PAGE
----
The best discussions keep everyone active, either by sharing or thinking. Even those students who rarely, if ever, contribute can still participate in other ways. Here are five of my favorite ways to design discussions in a dynamic and exciting manner.


Click headline to read more--


more...
No comment yet.
Scooped by Chuck Sherwood, Senior Associate, TeleDimensions, Inc
Scoop.it!

These Are Some of the Oldest Living Things on Earth | Science | WIRED

These Are Some of the Oldest Living Things on Earth | Science | WIRED | Digital Media Literacy + Cyber Arts + Performance Centers Connected to Fiber Networks | Scoop.it

Animals sometimes sleep inside the hollows of giant 2,000-year old baobab trees inside Kruger Game Preserve in South Africa. Humans too, sometimes use the trees, for more dubious purposes — a jail, a toilet, a pop-up bar — as photographer Rachel Sussman discovered when she toured the park to photograph the trees for her new book, The Oldest Living Things in the World.


The very oldest living things on the planet, scientists believe, are Actinobacteria that have inhabited underground permafrost in Siberia for up to 600,000 years. But ancient life survives on every continent, from 5,500-year-old Antarctic mosses, to a 100,000-year-old Mediterranean sea grass meadow, to 12,000-year-old creosote bushes in the Mojave desert, to the Tanzanian lomatia, a 43,600-year-old tree so endangered that only a single individual exists.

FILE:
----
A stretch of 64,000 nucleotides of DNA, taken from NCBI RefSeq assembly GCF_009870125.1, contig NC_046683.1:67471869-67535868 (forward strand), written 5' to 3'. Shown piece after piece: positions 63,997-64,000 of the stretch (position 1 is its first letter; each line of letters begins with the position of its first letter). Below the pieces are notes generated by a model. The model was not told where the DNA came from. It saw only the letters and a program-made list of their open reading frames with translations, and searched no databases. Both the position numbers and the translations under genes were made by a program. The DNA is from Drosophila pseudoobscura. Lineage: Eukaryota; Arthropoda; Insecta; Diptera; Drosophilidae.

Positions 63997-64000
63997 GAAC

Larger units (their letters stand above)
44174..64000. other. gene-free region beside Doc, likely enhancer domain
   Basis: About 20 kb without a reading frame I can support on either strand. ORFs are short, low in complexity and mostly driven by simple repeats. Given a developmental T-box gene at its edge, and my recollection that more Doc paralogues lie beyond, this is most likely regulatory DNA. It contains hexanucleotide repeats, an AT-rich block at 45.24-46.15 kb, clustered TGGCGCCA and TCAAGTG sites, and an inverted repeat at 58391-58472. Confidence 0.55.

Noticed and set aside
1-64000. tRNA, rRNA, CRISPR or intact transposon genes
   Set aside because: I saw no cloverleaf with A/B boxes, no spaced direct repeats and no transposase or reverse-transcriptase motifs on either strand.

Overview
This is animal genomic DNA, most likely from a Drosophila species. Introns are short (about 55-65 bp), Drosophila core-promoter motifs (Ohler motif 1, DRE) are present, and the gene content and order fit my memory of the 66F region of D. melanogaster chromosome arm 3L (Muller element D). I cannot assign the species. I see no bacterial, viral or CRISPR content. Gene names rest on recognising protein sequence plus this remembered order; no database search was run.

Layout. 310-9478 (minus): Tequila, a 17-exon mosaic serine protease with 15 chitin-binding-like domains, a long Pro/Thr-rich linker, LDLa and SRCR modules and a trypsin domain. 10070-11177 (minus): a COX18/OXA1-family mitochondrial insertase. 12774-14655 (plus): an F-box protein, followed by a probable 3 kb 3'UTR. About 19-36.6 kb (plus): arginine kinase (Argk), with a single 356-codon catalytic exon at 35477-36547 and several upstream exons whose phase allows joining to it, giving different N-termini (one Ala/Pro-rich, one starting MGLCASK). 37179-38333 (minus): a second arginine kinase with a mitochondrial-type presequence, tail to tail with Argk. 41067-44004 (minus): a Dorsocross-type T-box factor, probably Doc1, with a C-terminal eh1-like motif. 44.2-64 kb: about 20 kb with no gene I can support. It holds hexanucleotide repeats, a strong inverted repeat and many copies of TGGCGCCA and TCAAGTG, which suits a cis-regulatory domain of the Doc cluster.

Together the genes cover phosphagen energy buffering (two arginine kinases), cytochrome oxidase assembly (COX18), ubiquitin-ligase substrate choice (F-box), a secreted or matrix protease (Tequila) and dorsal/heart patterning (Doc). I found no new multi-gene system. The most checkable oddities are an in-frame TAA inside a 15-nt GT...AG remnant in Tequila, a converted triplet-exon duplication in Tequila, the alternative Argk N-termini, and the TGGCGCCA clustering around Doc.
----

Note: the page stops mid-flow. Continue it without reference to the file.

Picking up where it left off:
The book includes a map to help place these ancient life forms, and a timeline to put them in cosmic, geologic, and anthropological perspective. Those Mediterranean sea grasses, for instance, were taking root just as our ancestors started spreading out from Africa.


Click headline to read more--


more...
No comment yet.
Scooped by Chuck Sherwood, Senior Associate, TeleDimensions, Inc
Scoop.it!

Librarians' evolving digital roles | eSchool News

Librarians' evolving digital roles | eSchool News | Digital Media Literacy + Cyber Arts + Performance Centers Connected to Fiber Networks | Scoop.it

As school increasingly incorporate digital technologies and strategies in classrooms, school libraries are changing, too, becoming hubs of communication, research, and technology-enabled teaching and learning.